IT has been observed by several gentlemen, in vindication of this motion, that if it should be carried, neither my life, liberty, or estate will be affected. But do the honourable gentlemen consider my character and reputation as of no moment? Is it no imputation to be arraigned before this house, in which I have sat forty years, and to have my name transmitted to posterity with disgrace and infamy? I will not conceal my sentiments, that to be named in parliament as a subject of inquiry, is to me a matter of great concern; but I have the satisfaction at the same time to reflect, that the impression to be made depends upon the consistency of the charge and the motives of the prosecutors. Had the charge been reduced to specifick allegations, I should have felt myself called upon for a specifick defence. Had I served a weak or wicked master, and implicitly obeyed his dictates, obedience to his commands must have been my only justifica

tion. But as it has been my good fortune to serve a master, who wants no bad ministers, and would have hearkened to none, my defence must rest on my own conduct. The consciousness of innocence is also sufficient support against my present prosecutors. A further justification is also derived from a consideration of the views and abilities of the prosecutors. Had I been guilty of great enormities, they want neither zeal and inclination to bring them forward, nor abili ty to place them in the most prominent point of view. But as I am conscious of no crime, my own experience convinces me, that none can be justly imputed. I must therefore ask the gentlemen, from whence does this attack proceed? From the passions and prejudices of the parties combined against me, who may be divided into three classes, the Boys, the riper Patriots, and the Tories. The Tories I can easily forgive, they have unwillingly come into the measure, and they do me honour in thinking it necessary to remove me, as their only obstacle. What is the inference to be drawn from these premises? that demerit with them ought to be considered as merit with others. But my great and principal crime is my long continuance in office, or, in other words, the long exclusion of those who now complain against me. This is the heinous offence which exceeds all others. I keep from them the possession of that power, those honours and those emoluments, to which they so ardently and pertinaciously aspire. I will not attempt to deny the reasonableness and necessity of a party war; but in carrying on that war, all principles and rules of justice should not be departed from. The tories must confess, that the most obnoxious persons have felt few instances of extrajudicial power. Wherever they have been arraigned, a plain charge has been exhibited against them. They have had an impartial trial, and have been permitted to make their defence; and will they, who have experienced this fair and equitable mode of proceeding, act in direct opposition to every principle of justice, and establish this fatal precedent of parliamentary inquisition? and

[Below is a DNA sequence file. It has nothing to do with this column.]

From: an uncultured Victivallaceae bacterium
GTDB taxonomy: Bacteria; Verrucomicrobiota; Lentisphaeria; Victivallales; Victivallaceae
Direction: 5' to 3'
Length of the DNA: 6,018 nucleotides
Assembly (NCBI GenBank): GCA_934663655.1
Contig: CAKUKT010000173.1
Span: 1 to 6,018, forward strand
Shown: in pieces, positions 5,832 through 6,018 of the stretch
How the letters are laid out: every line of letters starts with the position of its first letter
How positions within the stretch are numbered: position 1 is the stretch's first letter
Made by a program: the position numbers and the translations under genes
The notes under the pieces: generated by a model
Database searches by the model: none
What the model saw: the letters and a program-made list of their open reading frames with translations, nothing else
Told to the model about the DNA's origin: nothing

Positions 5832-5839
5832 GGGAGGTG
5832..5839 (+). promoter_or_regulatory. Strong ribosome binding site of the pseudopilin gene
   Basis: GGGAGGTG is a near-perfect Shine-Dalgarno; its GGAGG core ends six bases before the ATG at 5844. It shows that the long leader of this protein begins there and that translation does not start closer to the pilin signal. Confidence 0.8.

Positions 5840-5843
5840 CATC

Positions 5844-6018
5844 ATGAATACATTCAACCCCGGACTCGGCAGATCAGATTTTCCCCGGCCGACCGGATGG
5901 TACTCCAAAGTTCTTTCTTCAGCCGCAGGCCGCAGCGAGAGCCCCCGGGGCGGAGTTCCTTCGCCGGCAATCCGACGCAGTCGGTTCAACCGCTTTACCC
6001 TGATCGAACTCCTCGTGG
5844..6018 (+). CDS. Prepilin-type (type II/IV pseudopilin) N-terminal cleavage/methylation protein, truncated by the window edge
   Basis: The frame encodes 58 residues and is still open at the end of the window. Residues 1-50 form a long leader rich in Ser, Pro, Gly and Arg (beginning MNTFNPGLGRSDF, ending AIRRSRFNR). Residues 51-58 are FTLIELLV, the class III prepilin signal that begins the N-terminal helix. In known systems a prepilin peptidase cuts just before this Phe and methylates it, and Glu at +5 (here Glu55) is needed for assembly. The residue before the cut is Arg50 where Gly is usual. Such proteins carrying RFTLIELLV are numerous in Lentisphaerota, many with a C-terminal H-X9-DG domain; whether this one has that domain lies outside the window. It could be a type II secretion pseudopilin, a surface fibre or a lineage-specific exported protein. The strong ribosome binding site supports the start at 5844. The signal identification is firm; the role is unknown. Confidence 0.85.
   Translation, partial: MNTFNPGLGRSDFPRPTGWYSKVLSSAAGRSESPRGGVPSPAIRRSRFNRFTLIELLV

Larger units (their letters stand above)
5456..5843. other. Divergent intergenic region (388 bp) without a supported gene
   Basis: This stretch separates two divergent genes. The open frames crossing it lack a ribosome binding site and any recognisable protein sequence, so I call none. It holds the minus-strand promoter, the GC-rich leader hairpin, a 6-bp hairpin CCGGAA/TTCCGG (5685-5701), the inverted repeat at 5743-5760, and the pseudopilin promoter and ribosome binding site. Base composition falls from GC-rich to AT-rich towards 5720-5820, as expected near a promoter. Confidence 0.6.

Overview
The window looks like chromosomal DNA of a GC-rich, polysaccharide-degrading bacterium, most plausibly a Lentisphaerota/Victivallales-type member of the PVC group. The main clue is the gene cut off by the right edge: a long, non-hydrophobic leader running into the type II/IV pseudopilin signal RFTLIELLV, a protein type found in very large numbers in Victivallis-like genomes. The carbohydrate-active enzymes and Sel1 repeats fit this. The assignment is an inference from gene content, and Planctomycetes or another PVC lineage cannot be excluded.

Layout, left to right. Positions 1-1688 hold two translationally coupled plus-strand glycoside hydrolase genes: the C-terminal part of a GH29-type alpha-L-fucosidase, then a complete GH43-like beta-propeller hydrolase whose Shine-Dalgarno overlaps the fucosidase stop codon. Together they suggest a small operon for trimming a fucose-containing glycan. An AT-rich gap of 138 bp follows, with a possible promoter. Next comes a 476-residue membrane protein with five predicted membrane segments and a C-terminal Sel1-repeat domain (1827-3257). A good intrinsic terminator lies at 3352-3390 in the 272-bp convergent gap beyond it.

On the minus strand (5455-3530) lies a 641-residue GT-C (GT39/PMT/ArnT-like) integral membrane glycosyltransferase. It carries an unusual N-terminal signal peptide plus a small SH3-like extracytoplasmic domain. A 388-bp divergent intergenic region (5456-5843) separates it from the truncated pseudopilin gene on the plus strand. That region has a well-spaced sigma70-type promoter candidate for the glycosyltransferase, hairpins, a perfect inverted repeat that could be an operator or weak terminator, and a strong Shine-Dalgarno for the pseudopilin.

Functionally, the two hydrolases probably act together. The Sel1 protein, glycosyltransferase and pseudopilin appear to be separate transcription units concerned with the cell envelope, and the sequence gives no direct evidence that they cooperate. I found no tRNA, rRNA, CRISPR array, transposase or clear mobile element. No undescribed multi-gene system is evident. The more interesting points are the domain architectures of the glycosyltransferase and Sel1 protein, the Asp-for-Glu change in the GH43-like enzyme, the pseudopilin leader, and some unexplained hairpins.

whom would they conciliate by a conduct so contrary to principle and precedent?

Can it be fitting in them, who have divided the publick opinion of the nation, to share it with those who now appear as their competitors? With the men of yesterday, the boys in politicks, who would be absolutely contemptible did not their audacity render them detestable? With the mock patriots, whose practice and professions prove their selfishness and malignity, who threatened to pursue me to destruction, and who have never for a moment lost sight of their object? These men, under the name of Separatists, presume to call themselves, exclusively, the nation and the people, and under that character, assume all power. In their estimation, the king, lords, and commons are a faction, and they are the government. Upon these principles they threaten the destruction of all authority, and think they have a right to judge, direct, and resist, all legal magistrates. They withdraw from parliament because they succeed in nothing, and then attribute their want of success not to its true cause, their own want of integrity and importance, but to the effect of places, pensions, and corruption. May it not be asked, Are the people on the court side more united than on the other? Are not the Tories, Jacobites, and Patriots equally determined? What makes this strict union? What cements this heterogeneous mass? Party engagements and personal attachments. However different their views and principles, they all agree in opposition. The Jacobites distress the government they would subvert; the tories contend for party prevalance and power. The patriots, for discontent and disappointment, would change the ministry, that themselves might exclusively succeed. They have laboured this point twenty years unsuccessfully, they are impatient of longer delay. They clamour for change of measures, but mean only change of ministers.

In party contests, why should not both sides be equally steady? Does not a whig administration as well deserve the support of the whigs as the contrary?